Performance and carcass characteristics of broilers fed boiled cowpea (Vigna unguiculata L Walp) and or black common bean (Phaseolus vulgaris) meal diets

  • HF Defang
  • A Teguia
  • J Awah-Ndukum
  • A Kenfack
  • F Ngoula
  • F Metuge
Keywords: Heat treatment, Vigna unguiculata L Walp, Phaseolus Vulgaris, growth performance, broiler.

Abstract

A total of 256 broiler chicks were used to evaluate the effect of replacing meat meal with boiled cowpea and/or black common bean on the performance and carcass characteristics of broilers. At the starter
phase, boiled cowpea and or black common bean meal constituted 11% of S1, S2 and a 1:1 ratio of boiled cowpea and black common (S3) diets replacing 100% of meat meal and 25% of fish meal. For the
finisher phase, 14% boiled cowpea (F1), 14% boiled black common bean (F2) and an equal proportion (1:1) of boiled cowpea and black common bean meals (F3) were used to replace 100% meat meal and
25% fish meal. During the starter period, feed intake and weight gain were significantly (P < 0.05) higher for broilers fed the control diet compared to those in the treatment diets. No significant (P > 0.05)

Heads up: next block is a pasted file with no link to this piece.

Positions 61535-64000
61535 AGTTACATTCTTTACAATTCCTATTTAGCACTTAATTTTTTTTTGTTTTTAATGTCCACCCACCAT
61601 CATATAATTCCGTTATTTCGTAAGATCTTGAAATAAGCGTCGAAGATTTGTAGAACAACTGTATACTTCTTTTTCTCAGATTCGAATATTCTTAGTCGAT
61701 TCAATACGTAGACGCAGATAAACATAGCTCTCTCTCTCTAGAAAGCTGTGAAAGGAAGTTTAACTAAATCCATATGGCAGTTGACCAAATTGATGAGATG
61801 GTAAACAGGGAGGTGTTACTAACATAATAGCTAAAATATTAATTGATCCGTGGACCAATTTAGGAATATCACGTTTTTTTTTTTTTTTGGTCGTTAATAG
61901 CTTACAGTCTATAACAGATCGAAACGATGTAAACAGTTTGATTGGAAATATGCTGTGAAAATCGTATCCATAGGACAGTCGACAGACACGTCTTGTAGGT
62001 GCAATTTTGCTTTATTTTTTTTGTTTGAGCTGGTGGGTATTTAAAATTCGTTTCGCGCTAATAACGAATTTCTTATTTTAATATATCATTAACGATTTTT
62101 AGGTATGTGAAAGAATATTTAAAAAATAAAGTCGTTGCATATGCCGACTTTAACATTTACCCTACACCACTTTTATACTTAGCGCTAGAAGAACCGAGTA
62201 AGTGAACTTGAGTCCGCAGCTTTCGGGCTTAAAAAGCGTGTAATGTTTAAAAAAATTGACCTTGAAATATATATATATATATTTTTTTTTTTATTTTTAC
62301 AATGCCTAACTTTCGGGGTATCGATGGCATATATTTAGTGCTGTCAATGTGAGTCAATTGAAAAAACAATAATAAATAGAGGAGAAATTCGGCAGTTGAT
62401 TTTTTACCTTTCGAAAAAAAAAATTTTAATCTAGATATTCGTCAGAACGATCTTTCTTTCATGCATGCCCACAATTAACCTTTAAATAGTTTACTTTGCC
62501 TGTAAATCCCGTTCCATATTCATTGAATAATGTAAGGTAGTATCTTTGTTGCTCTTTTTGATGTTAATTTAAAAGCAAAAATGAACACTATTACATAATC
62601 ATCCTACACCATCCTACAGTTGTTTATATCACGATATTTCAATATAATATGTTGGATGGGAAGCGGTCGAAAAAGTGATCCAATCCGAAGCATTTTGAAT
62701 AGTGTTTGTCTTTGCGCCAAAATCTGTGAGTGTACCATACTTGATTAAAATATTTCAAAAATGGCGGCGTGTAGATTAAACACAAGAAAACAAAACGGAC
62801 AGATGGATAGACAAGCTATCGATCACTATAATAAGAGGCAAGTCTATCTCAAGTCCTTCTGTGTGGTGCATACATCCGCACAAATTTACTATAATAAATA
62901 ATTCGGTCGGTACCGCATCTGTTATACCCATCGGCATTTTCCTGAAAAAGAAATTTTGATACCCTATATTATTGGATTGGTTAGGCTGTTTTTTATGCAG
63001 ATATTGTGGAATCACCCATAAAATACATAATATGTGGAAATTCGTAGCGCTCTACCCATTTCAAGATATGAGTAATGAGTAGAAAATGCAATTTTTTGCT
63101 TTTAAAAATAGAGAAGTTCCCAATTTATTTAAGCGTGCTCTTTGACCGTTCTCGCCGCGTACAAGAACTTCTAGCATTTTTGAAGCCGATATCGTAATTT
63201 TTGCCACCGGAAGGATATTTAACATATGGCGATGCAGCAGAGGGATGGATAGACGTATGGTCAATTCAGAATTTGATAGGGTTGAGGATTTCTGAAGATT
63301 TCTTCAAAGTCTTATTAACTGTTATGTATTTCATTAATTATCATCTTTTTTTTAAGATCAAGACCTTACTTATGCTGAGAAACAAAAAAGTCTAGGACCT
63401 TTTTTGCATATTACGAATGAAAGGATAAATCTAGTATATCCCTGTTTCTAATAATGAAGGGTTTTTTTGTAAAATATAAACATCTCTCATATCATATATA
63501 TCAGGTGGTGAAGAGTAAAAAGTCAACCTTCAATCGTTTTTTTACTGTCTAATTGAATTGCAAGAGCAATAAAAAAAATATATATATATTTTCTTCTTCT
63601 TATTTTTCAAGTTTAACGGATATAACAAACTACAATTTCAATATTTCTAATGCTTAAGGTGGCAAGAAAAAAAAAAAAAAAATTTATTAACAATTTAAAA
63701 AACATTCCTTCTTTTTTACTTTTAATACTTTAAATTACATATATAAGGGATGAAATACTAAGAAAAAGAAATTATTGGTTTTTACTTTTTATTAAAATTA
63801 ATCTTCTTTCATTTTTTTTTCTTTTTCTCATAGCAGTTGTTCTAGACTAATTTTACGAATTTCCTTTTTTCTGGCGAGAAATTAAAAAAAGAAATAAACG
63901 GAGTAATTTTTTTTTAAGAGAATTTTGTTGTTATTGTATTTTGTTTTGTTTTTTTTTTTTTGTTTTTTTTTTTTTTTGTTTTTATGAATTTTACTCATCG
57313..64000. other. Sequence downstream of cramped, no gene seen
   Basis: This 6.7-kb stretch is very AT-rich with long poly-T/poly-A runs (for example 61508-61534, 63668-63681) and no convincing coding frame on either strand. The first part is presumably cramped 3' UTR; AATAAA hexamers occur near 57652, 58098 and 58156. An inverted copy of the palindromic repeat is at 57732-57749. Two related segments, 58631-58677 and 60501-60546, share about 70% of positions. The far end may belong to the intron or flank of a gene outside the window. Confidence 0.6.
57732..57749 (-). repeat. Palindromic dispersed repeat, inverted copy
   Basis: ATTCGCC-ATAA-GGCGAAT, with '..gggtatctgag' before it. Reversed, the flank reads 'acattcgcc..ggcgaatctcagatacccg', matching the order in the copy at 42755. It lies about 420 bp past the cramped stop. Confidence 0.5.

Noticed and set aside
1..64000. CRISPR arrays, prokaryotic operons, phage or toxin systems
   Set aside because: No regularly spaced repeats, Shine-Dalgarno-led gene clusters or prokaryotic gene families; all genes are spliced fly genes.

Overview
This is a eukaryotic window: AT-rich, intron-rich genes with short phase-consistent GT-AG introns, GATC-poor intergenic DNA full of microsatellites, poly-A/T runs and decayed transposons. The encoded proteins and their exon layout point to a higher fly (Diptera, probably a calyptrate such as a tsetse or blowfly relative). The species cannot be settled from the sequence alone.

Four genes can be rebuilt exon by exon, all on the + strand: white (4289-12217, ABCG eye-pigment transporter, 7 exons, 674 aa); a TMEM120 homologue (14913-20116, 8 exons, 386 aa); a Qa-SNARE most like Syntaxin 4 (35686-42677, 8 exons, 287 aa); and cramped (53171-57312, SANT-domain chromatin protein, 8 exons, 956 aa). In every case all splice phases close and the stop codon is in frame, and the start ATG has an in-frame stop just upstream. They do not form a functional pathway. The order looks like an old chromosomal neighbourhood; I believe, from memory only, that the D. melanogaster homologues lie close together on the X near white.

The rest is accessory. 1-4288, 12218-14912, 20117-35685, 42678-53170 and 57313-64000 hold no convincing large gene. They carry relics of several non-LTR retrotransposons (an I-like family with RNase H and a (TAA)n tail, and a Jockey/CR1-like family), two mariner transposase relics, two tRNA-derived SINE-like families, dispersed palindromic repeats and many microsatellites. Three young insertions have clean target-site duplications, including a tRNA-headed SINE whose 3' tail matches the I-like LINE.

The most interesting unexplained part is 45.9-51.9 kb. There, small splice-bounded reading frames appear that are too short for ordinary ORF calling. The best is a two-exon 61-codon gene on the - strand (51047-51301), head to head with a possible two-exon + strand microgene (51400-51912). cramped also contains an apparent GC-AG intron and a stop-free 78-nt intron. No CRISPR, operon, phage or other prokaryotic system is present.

difference was observed between treatment groups for feed conversion ratio and feed cost for the production of 1 kg live body weight. At finisher, broilers started with the control starter diet and finished
with any of the test diets significantly (P < 0.05) consumed more feed and acquired heavier weights compared to the other dietary combinations. Feed cost was significantly (P < 0.05) lower for birds
started the control starter diet and finished with either the control finisher diet or boiled cowpea diets. Carcass yield was significantly (P < 0.05) higher for birds finished with boiled cowpea diet compared to
the other treatments. Cowpea and black common bean boiled for 30 min under uncontrolled temperature and pressure could not be recommended for broiler's diet formulation.
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